4. Find Your Customers’ Digital Footprint

In the chapter about networking on social media, Tim uses a real life example of how he got to know our Nimble CEO Jon Ferrara. Here’s how Tim tells the story: “Jon set up a call with me a few years ago, which was where he was going to pitch his product to me.

Some recent research showed that people were 40 percent more likely to prefer going to the dentist than to receive a supplier pitch. I was sure Jon would be different, but I was knocked out by how different he was.

Jon is based in California. Usually what happens when I have a call with people on the US west coast (which is eight hours behind me in the UK) is a conversation about the weather and what time it is.

Jon was different; he had done his research about me and his first question was, ‘What’s your favorite vinyl record?’ We then spent the first 15 minutes of the call talking about vinyl and the bands we had seen. This level of rapport knocked me out and if we are ever in vinyl shops we send each other photos.

This for me is such a great example of somebody that took the time to research me and found out that I collect vinyl records. In the first 15 minutes Jon build rapport (he also collects vinyl) and we got to know and trust each other better through our own respect of rock music.

Jon ‘nurtures’ our relationship through that mutual interest by sending me photos of record shops or rare copies he has obtained. He and his product are then front of mind.”

The information about our prospects and customers is out there and it’s up to us to find it. Spending the extra time on doing our research can really help to break the ice and can have some great results. The story about Tim and Jon is a great example of that!

5. Influence The Influencers

Salespeople can influence people to buy from them by going out and meeting with them. They are influencing people’s behavior away from choosing a competitor towards choosing them. In the digital era, sales people can build their personal brands all the way to being considered an influencer in their industry, a sort of a celebrity.

The great advantage of this is that the celebrity status allows the salesperson to reach and influence prospects’ and customers’ decisions without having to actually meet up with them and therefore achieve better results on a large scale and create inbound.

Working on our personal brand and influence is not enough. Simultaneously, we also have to be focusing our energy into building relationships with other influencers. “You need influencers in your community as it helps you validate your brand and will bring you amplification and growth.

You always need to talk to strangers but you should also see organic growth, just like when you go to a networking event. The group that is laughing the most is the group people want to be part of. Successful communities will breed success”, says Tim Hughes.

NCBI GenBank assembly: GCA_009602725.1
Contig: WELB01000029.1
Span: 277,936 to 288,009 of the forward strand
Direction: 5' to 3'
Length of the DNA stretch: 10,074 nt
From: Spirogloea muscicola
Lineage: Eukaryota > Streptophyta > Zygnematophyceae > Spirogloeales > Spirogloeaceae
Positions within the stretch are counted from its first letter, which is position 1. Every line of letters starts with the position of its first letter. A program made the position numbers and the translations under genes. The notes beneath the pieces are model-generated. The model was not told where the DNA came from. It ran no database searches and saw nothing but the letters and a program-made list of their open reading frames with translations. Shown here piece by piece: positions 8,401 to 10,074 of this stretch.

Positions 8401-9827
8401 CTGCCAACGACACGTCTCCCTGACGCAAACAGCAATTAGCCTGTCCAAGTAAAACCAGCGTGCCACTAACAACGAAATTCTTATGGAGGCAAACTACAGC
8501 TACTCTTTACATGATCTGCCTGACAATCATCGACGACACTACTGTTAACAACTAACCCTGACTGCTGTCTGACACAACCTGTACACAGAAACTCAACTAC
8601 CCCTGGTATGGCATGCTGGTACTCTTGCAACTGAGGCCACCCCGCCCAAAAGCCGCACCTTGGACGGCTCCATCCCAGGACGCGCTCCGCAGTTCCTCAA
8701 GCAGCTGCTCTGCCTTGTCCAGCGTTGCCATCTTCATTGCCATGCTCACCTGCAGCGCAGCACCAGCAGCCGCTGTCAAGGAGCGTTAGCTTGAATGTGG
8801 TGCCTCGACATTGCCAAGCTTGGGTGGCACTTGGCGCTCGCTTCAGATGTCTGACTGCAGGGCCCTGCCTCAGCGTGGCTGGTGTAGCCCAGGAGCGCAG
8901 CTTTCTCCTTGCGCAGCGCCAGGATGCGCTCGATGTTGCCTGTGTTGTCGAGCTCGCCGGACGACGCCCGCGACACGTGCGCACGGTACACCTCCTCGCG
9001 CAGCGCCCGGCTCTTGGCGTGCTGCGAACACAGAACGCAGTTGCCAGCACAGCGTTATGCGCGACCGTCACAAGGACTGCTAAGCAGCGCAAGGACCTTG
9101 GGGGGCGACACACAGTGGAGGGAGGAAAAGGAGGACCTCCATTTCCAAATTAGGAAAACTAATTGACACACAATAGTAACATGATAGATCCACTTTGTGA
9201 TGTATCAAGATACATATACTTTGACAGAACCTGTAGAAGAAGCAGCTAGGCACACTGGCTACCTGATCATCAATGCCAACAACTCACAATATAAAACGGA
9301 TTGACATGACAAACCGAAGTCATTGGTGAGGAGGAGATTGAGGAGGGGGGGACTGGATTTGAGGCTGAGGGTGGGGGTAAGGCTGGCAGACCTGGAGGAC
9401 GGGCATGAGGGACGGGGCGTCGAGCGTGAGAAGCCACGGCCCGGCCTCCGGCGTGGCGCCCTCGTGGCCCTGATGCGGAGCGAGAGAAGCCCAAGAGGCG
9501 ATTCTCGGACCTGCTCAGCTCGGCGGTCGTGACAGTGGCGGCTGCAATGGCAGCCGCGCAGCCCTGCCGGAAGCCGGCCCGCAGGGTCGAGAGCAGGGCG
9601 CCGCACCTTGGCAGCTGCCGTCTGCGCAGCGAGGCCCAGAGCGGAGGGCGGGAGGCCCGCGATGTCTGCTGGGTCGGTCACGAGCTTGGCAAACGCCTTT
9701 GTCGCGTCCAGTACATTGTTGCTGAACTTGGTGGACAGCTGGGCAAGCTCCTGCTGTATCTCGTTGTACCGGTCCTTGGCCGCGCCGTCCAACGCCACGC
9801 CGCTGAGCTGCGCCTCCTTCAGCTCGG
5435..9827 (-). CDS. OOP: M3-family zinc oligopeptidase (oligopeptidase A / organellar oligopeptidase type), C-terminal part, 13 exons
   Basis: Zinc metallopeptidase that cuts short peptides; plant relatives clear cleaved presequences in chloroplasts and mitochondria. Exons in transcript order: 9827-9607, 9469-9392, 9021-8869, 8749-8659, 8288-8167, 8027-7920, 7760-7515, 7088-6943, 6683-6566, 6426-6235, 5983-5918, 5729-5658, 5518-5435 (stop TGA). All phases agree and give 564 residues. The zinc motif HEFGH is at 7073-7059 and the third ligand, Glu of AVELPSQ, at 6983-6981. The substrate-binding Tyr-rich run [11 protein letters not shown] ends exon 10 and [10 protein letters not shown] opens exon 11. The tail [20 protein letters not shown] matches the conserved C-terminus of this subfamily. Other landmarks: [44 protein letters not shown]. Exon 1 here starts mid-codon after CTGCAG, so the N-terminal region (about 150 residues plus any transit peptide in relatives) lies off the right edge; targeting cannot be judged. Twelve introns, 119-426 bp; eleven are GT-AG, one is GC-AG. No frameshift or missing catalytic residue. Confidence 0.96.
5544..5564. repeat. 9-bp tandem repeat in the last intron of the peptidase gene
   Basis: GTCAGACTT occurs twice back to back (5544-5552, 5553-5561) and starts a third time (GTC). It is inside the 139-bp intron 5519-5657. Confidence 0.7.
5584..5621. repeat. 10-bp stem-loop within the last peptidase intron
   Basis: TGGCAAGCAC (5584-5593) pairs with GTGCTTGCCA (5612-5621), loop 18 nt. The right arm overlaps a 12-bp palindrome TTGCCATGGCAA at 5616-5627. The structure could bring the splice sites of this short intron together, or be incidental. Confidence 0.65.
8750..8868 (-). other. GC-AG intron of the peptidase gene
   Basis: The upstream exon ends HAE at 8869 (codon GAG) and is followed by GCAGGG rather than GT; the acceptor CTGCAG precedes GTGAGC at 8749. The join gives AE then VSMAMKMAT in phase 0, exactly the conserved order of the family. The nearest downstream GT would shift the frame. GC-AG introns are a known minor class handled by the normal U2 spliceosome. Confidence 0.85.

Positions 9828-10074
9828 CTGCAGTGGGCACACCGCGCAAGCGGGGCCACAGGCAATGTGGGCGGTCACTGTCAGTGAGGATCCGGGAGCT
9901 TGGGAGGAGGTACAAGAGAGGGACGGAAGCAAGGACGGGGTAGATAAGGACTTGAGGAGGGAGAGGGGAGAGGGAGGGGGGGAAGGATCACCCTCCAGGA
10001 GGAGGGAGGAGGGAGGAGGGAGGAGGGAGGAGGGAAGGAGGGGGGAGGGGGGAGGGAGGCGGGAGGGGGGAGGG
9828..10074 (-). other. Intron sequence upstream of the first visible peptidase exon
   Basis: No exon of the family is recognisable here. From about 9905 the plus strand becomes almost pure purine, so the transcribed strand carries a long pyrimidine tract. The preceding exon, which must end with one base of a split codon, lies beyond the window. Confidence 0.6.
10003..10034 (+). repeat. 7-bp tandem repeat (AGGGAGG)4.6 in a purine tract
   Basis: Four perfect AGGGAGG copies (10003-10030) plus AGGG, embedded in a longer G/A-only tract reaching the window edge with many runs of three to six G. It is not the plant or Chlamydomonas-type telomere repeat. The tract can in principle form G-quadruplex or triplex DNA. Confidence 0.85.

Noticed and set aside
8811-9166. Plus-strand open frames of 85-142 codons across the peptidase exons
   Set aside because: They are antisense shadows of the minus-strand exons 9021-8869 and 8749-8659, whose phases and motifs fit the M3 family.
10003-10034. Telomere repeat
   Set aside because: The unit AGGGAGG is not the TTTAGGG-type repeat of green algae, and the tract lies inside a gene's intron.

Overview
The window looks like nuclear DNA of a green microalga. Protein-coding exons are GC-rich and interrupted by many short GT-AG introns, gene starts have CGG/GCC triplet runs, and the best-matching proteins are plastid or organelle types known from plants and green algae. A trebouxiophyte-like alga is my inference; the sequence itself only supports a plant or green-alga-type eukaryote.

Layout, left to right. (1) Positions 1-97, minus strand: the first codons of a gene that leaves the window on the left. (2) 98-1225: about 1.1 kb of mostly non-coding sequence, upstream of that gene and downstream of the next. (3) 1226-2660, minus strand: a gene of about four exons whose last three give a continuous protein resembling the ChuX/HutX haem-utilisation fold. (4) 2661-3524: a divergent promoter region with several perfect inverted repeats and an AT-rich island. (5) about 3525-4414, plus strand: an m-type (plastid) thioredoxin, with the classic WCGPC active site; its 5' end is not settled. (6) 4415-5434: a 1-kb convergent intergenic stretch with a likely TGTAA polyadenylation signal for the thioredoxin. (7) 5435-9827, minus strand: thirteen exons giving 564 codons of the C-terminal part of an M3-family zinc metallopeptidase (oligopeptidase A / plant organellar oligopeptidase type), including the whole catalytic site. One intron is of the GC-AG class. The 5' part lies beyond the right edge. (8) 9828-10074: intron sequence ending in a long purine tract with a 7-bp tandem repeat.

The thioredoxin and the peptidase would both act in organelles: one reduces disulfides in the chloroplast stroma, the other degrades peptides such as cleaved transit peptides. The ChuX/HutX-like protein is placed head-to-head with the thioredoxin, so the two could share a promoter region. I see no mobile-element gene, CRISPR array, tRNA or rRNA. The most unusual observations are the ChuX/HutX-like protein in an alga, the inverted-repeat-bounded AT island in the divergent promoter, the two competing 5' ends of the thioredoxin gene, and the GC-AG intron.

You might be thinking something along the lines of “great, but how do I develop a relationship with an influencer?”. Great question! Tim advice is one that he has already given us: “When reaching out to an influencer, use your best active listening techniques. Read the material they write and when you connect with them, sell them the parts you like best of all”.

6. Traditional Sales versus Social Selling

In this book, we learn that social selling and traditional selling are not that different from each other. The fundamentals are the same, we are just using new tools.

Tim explains this on the example of traditional B2B telesales “which typically works by a salesperson having a list of people to call and then working through that list methodically. Some proportion of calls will turn into conversations. Some conversations turn into meetings. Some meetings turn into leads. Some leads turn into opportunities. Ultimately, some opportunities turn into sales.”

The important thing here is that in order for it to work you have to do something. If you don’t make phone calls, you don’t get meetings. If you don’t interact on social networks, you don’t get meetings. Essentially, what we are doing is replacing the list building and interruption aspects of the traditional sales process with social networking activities.

“What are people on a social network therefor if it’s not to buy and sell? Well, the clue is in the name: they are there to be ‘social’. This is why we have stressed that you have to be perceived as being useful to people on the network. You do this by being a supplier of timely information, which in itself delivers value, as opposed to just a supplier of goods and services. By building up a community and building up authority around the ‘domain’ of that community, you are able to create value.”


Social Selling: Techniques to Influence Buyers and Changemakers is a step-by-step guide that teaches salespeople, sales leaders and marketers how to use social media to develop relationships with decision-makers and reach them early in the decision making process.

What Tim and Matt teach us is that in social selling, the salesperson’s primary job is to build trust relationships and authority, and not to sell. They teach us that in order to achieve real success with social selling, we have to be actively engaging in public conversations. Public conversations are important because they are the last stage before private conversations and we all need private conversations to grow our business.

Sales and marketing professionals that are just getting started with social selling will find this book very helpful and enjoy the detailed instructions on how to develop their personal and company brands and start seeing success in the online world. The advanced social sellers will also benefit from reading it as the authoers go deep into how organizations should implement social selling and track results.

Let us know if this post inspired you to give ‘Social Selling’ a read.